To account for these unexpected incidents, “engineers usually put in a safety factor in life expectancy calculations,” he says. “If the simulation results and physical tests suggest the part can last 10,000 hours, for example, they may scale it back by 2,000.”

One method to respond to unforeseen events is to have good reporting procedures, and to recreate the event—to the extent that’s possible—in simulation to recalculate the expected lifespan of the component, Harvey says.

Known Issues With no Easy Answers

Simulation enables the ability to see stress concentration—the general regions on a part that are subject to repeated stress. This identifies the areas vulnerable to stress, but not necessarily the precise point where cracks will initiate.

A crucial part of the inspection cycle is determining when the next inspection should occur, based on the previous inspection results and the part’s condition. Misjudging the interval means putting a risky part into service. This is where engineers grapple with the crack propagation dilemmas.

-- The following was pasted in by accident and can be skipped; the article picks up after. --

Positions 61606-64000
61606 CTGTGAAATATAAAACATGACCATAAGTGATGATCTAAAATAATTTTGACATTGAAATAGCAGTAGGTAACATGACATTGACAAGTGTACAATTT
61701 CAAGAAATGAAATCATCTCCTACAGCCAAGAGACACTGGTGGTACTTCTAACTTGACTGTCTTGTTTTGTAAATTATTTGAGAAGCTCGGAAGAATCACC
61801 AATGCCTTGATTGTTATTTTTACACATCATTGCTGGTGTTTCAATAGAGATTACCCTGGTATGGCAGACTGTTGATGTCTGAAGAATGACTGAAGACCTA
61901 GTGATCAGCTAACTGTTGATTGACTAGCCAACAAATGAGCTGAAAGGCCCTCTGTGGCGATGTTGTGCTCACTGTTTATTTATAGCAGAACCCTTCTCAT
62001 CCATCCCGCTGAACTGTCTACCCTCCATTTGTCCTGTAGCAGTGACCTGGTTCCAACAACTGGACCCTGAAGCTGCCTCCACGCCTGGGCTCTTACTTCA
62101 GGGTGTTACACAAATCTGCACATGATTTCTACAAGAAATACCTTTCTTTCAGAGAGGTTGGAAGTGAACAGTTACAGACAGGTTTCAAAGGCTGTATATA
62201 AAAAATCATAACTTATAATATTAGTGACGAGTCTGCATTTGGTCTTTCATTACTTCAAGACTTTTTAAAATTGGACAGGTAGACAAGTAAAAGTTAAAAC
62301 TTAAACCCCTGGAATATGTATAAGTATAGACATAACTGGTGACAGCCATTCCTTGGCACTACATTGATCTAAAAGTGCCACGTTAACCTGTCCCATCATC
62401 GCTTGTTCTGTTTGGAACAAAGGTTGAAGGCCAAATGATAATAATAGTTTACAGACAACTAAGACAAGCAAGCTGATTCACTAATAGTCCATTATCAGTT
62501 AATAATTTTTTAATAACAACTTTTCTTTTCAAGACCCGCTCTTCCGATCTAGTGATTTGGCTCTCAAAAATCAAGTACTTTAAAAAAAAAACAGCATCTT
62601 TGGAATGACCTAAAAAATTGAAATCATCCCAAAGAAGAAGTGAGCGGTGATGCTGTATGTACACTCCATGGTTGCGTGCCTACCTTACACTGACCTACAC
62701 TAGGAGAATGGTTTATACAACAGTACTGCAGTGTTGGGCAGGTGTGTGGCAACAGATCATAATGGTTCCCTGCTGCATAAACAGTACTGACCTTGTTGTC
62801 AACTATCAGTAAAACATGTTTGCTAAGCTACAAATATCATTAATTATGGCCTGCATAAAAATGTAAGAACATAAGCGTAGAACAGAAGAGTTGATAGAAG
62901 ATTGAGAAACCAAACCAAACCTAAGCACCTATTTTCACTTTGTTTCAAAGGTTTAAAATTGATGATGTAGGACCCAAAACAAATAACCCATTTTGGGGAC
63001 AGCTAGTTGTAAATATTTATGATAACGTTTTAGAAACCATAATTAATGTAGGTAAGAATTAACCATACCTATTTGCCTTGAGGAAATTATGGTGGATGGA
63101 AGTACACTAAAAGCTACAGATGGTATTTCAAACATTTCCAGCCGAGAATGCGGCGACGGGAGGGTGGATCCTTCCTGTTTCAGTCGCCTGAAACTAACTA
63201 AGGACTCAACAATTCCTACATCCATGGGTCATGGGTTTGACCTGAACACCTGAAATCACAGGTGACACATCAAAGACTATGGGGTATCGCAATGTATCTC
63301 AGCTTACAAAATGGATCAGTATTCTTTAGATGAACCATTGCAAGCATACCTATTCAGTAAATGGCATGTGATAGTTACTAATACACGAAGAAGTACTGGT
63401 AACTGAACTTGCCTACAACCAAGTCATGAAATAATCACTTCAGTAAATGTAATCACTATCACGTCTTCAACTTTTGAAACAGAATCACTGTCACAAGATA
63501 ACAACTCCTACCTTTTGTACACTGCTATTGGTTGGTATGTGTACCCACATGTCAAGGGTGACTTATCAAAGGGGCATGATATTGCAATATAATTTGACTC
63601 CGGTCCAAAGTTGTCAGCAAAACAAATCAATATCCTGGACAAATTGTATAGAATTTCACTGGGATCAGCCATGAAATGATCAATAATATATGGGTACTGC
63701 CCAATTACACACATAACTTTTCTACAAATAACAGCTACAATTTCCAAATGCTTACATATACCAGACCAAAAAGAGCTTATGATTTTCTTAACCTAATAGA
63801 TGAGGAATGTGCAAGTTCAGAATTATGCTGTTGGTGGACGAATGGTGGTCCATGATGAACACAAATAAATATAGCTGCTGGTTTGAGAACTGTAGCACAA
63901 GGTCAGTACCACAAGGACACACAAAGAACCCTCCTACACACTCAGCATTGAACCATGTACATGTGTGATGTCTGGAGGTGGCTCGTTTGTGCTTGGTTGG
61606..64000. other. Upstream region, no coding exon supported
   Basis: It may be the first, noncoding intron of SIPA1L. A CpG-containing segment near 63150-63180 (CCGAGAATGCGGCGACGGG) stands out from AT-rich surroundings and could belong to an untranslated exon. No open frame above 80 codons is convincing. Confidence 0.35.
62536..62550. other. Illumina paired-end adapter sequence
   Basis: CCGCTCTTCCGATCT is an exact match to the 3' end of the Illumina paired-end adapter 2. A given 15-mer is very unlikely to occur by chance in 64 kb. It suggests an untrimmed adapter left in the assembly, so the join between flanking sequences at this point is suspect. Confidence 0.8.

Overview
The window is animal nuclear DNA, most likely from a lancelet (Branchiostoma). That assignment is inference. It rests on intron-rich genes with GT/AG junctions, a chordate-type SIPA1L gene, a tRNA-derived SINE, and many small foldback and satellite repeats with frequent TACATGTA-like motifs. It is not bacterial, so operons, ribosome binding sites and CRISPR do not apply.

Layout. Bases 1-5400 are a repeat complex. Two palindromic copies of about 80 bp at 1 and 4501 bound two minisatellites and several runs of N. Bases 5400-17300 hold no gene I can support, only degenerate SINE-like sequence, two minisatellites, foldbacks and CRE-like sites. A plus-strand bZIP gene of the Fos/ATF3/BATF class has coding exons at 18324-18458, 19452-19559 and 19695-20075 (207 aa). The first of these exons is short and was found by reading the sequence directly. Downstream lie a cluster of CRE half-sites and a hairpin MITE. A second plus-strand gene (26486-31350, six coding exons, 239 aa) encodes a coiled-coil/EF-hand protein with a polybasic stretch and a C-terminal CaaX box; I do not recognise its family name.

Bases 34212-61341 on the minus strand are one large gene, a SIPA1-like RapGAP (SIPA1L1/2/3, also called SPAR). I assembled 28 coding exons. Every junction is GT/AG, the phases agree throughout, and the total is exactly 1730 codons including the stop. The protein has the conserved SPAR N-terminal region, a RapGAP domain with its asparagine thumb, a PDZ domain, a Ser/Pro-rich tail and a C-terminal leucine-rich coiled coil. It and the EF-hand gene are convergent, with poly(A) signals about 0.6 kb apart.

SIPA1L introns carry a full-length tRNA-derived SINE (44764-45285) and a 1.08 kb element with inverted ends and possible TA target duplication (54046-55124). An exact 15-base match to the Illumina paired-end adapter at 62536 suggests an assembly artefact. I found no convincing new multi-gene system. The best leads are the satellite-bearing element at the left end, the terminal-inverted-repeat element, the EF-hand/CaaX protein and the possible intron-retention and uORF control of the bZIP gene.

“The inspection is done in such a way to ensure the part is safe to be in use until the next inspection. There are good modeling techniques that let you predict how a flaw in small size will grow over time, over a certain number of flights. That partly factors into deciding when to inspect the aircraft again,” Yancey says.

“You want to find the cracks when they’re small; you want to catch them before they reach a certain size,” says Stuart Brown, managing principal of Veryst Engineering, a simulation and analysis service provider.

Inspection technologies and equipment—such as eddy currents, X-ray and ultrasound—have a resolution limit. “That’s the limit of the physical capability of the detection method,” says Brown. “So they cannot detect microcracks below their resolution limit.”